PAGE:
Balloon mortgages have floated in and out of the U.S. mortgage industry. It’s easy to see why: they offer smaller monthly payments until a big one comes at the end of the loan. The Consumer Financial Protection Bureau has released guidelines that exclude a balloon payment feature in qualified mortgages, subject to certain exceptions.
Balloon Mortgages: How They Work
Balloon mortgages have features similar to an adjustable-rate mortgage and a fixed-rate mortgage. Let’s look at their characteristics:
Rate. Balloon mortgages often have rates lower than other mortgages. The rate is fixed throughout the life of the loan.
Payment. Monthly payments on balloon loans are slightly lower and fixed. One can make smaller payments or interest-only payments until such time as a one-time big-time payment is required to pay off the loan.
Term. Balloon mortgages have shorter repayment schedules, usually spanning five to seven years.
Due date. This is when the larger monthly payment becomes due. The borrower has the option to refinance, sell off the property or pay off the loan in full in cash.
Borrower. Given its nature, a balloon mortgage is for borrowers who don’t have much cash in the short term but can afford to make a large final repayment as the loan term ends.
Balloon Mortgages: How to Deal With the Due Date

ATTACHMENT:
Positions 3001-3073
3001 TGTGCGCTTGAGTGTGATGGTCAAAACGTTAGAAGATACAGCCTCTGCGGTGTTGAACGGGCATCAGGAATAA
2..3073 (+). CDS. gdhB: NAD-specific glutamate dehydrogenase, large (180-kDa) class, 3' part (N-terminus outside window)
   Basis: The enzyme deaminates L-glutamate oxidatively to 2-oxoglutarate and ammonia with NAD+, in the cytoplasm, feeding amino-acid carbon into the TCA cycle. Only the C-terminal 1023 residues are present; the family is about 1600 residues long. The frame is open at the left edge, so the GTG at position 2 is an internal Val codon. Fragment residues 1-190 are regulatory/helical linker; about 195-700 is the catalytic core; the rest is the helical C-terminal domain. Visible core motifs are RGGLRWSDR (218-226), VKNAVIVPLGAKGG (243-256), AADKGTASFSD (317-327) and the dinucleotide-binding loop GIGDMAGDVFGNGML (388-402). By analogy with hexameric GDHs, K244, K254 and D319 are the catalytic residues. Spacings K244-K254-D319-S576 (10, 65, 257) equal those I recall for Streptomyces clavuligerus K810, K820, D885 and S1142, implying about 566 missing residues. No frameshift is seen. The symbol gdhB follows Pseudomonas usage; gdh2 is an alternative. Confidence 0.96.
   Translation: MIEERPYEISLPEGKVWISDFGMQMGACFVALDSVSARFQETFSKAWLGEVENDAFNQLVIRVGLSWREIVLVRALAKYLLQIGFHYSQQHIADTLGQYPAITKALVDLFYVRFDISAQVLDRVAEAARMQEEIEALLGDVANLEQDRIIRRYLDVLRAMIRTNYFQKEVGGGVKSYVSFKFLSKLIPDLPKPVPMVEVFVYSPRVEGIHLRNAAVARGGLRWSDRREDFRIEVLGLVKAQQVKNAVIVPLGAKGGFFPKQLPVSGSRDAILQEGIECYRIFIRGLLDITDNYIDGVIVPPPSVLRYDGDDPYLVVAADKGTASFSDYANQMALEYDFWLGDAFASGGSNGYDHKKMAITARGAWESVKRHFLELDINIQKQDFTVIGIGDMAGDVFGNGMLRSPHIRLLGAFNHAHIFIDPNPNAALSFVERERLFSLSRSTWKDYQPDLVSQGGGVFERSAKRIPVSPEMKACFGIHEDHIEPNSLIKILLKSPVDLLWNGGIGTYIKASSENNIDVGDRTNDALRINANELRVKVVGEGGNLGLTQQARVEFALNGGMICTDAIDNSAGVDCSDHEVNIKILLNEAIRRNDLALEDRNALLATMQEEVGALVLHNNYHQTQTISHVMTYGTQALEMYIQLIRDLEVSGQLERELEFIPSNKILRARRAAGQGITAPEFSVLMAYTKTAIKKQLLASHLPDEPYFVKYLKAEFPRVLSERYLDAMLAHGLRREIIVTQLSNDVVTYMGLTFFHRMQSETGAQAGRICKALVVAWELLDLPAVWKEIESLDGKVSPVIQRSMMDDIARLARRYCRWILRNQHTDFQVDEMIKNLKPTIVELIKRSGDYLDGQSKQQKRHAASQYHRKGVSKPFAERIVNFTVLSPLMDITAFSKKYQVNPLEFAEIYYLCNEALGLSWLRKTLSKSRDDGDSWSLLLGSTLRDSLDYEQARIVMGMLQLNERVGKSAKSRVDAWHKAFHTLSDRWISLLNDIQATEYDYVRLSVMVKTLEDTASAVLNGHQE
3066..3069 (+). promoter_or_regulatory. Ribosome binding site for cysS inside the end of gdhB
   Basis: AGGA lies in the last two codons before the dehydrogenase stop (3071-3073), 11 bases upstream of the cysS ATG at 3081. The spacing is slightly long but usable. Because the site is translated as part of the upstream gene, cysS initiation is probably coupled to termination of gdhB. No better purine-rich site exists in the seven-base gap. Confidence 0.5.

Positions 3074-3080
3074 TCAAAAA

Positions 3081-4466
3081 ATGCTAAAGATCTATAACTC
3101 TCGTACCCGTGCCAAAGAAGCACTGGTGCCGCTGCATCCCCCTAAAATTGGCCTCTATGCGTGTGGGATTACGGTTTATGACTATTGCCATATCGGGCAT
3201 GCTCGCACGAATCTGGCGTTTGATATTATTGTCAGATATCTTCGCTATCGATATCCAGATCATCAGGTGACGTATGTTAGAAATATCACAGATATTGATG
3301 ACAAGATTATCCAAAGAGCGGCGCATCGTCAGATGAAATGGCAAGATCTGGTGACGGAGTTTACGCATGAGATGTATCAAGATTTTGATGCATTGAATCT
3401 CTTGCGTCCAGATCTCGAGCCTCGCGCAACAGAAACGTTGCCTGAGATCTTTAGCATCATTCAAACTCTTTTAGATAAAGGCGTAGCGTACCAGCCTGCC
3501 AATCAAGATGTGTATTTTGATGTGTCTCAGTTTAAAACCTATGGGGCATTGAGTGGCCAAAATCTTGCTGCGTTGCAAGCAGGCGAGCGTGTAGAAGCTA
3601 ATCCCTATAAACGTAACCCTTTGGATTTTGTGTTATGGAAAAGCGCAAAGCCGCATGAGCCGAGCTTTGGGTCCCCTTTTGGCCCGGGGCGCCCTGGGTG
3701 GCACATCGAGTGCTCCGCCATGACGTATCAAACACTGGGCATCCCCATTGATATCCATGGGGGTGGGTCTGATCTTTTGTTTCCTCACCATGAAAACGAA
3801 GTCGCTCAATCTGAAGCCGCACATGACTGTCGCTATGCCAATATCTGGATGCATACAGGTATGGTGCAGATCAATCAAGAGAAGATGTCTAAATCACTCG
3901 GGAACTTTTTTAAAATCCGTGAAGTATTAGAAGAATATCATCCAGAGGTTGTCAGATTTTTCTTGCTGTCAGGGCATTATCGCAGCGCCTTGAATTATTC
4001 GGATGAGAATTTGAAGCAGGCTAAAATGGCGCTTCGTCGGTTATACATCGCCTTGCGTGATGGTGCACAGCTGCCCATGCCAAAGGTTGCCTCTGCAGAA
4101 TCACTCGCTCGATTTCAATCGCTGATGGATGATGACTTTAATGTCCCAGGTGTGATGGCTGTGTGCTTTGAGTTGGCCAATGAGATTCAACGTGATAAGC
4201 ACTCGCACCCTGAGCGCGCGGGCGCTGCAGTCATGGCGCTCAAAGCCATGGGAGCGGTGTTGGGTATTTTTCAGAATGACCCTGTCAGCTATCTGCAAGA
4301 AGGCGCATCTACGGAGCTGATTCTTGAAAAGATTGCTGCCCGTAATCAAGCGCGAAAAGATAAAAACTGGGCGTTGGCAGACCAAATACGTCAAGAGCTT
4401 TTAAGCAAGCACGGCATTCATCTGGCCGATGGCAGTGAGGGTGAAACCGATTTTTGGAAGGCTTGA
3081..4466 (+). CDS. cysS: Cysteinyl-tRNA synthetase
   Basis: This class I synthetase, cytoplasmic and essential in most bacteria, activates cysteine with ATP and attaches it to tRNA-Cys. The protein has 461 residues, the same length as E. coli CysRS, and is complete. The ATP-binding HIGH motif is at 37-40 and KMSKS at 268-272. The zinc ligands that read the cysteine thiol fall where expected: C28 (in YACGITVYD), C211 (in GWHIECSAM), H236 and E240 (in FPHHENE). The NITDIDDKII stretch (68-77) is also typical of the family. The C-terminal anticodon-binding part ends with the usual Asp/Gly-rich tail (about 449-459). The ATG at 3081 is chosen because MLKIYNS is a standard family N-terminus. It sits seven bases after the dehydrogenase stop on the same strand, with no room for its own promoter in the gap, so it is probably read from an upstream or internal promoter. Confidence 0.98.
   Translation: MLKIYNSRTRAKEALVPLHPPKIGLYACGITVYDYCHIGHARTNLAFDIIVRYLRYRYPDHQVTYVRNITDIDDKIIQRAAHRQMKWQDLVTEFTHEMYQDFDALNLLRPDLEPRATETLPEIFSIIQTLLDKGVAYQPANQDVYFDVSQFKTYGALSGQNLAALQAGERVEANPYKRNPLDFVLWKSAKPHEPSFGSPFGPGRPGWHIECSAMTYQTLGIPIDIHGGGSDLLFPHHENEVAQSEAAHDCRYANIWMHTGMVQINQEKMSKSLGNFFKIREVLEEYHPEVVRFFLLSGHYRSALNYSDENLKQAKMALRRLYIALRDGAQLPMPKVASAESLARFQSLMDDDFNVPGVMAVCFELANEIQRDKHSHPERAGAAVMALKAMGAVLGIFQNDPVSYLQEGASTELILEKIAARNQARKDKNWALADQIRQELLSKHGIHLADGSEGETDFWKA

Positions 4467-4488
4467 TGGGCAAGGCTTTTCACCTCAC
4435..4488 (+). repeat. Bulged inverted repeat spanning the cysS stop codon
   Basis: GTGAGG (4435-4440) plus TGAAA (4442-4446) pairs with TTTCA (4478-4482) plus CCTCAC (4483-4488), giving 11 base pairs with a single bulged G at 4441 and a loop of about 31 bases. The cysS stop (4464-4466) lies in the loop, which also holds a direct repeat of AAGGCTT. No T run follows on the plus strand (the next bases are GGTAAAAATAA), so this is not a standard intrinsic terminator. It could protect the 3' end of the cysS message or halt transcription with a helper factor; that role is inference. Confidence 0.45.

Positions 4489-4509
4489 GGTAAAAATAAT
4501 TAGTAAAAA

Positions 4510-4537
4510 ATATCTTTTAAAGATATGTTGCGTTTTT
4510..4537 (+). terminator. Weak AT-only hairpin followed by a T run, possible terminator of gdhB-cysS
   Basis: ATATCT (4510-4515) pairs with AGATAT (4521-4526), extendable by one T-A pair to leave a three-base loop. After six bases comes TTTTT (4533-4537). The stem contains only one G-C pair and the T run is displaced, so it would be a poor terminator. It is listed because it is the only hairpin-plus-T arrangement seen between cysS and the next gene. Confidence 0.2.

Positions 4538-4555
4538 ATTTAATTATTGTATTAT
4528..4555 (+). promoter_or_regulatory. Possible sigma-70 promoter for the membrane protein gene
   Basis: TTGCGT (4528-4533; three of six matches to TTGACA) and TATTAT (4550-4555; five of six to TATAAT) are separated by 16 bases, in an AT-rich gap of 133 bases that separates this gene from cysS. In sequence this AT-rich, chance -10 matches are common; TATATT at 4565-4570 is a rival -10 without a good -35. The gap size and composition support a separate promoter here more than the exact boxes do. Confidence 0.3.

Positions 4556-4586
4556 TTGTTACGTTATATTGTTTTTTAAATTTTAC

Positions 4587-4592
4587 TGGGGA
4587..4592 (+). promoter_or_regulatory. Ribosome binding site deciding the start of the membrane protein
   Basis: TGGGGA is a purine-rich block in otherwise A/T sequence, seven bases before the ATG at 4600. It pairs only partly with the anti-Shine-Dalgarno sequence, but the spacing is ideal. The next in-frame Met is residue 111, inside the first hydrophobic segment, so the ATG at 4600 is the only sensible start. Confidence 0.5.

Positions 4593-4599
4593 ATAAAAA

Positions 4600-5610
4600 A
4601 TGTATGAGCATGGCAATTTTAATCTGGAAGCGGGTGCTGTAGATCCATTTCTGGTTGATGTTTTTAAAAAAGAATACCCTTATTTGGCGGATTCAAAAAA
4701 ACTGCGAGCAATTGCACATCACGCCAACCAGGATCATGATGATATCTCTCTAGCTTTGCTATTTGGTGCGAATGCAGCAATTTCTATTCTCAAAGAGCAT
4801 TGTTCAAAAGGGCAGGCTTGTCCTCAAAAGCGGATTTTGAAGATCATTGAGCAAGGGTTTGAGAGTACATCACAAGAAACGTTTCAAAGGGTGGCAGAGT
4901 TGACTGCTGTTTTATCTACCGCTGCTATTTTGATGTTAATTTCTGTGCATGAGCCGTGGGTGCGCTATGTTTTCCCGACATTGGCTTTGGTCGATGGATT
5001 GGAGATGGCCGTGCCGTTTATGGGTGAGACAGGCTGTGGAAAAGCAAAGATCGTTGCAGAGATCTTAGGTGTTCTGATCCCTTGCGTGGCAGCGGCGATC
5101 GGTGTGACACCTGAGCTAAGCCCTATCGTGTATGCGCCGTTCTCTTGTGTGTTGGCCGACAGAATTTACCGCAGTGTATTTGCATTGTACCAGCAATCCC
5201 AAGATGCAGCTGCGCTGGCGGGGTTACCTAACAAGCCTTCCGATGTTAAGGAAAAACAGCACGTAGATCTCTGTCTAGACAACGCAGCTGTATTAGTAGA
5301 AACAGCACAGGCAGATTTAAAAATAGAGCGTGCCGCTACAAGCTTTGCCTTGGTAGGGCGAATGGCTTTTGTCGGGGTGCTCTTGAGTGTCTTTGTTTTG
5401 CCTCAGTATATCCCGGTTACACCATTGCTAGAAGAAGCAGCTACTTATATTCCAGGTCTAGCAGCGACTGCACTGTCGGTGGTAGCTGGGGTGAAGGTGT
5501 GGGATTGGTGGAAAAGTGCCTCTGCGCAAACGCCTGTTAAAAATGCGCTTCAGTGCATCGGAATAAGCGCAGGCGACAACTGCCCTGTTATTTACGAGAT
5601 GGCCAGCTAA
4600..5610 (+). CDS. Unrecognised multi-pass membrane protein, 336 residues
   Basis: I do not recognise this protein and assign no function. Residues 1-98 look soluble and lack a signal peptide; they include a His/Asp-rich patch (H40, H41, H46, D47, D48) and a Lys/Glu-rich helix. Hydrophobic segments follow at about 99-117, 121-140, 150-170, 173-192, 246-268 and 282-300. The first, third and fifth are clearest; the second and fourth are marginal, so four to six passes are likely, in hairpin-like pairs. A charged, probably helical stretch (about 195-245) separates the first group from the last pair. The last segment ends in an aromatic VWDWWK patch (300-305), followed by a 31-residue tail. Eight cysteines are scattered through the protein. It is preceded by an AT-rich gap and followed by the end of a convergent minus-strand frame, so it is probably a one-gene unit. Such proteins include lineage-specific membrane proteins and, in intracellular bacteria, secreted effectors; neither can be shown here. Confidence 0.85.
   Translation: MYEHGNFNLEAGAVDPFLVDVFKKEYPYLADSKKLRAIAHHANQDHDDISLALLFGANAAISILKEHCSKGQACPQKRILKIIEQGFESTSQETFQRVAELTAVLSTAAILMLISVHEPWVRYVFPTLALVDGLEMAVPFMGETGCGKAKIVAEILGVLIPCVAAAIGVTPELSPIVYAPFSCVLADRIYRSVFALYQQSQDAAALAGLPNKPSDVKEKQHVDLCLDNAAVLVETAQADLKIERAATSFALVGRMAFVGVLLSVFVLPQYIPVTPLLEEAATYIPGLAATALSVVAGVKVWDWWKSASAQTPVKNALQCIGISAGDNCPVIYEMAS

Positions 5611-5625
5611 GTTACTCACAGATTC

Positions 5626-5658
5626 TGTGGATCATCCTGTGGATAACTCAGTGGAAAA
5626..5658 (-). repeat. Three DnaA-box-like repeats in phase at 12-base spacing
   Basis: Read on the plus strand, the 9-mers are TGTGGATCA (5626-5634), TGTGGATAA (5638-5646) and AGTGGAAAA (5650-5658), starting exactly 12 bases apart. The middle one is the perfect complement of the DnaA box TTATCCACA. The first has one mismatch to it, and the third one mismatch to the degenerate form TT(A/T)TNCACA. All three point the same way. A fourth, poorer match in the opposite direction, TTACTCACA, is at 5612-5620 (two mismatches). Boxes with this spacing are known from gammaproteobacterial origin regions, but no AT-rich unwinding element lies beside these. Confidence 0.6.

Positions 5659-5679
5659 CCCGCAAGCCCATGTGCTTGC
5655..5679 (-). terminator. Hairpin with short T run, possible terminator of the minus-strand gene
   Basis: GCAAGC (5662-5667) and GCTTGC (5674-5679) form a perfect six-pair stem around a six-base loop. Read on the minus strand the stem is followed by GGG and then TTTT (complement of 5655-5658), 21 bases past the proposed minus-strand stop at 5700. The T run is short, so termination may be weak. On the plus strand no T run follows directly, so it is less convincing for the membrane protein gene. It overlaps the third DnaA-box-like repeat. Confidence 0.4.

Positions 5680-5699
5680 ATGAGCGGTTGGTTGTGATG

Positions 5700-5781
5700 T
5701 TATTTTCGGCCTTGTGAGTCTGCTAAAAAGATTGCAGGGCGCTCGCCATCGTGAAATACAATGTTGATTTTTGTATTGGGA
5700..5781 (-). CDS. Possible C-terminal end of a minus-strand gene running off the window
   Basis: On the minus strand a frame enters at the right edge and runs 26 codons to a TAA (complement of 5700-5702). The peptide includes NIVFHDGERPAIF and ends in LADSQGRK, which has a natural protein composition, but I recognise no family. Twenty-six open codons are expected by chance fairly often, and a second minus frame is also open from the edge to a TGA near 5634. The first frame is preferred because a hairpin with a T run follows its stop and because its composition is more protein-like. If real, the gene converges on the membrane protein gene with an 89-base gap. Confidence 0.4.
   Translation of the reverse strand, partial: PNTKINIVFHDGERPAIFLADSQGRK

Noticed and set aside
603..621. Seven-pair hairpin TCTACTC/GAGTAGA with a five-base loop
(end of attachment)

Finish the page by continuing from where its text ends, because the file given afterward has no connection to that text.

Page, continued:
If you are dreading your mortgage’s due date, here are some actions you can take:
Option 1: You can take out another loan and use the loan proceeds to pay off the old balloon mortgage. This allows you to repay the old loan in full and fly into the safety of a fixed-rate mortgage.
Refinance makes the most sense when rates are lower or at least on the same level when you first took out the loan. To refinance, you must meet the lenders’ qualifications — credit, income, assets, and equity. Also when you switch from a 5-year or 7-year balloon mortgage to a 15-year or 30-year fixed mortgage, you are effectively extending the time you need to repay the mortgage loan.
Option 2: You can sell the home and use the proceeds from the sale to pay off the balloon mortgage in full.
A sale makes the most sense if the value of the home exceeds the debt owed on the loan. Otherwise, you could be pushed to do a short sale, which is a negative mark on your credit report and lowers your credit score in the process.
Option 3: Face the due date and fully repay the balloon loan.
This won’t be a problem if you are liquid enough to make the ballooned payment as it becomes due. But for those who can’t produce that twice as much money for the final repayment, they’d have to consider the options above.
To answer the question, it’s hard to tell what future awaits balloon mortgages. One thing is certain: In taking out a balloon mortgage, be prepared to deal with contingencies that come with owning one.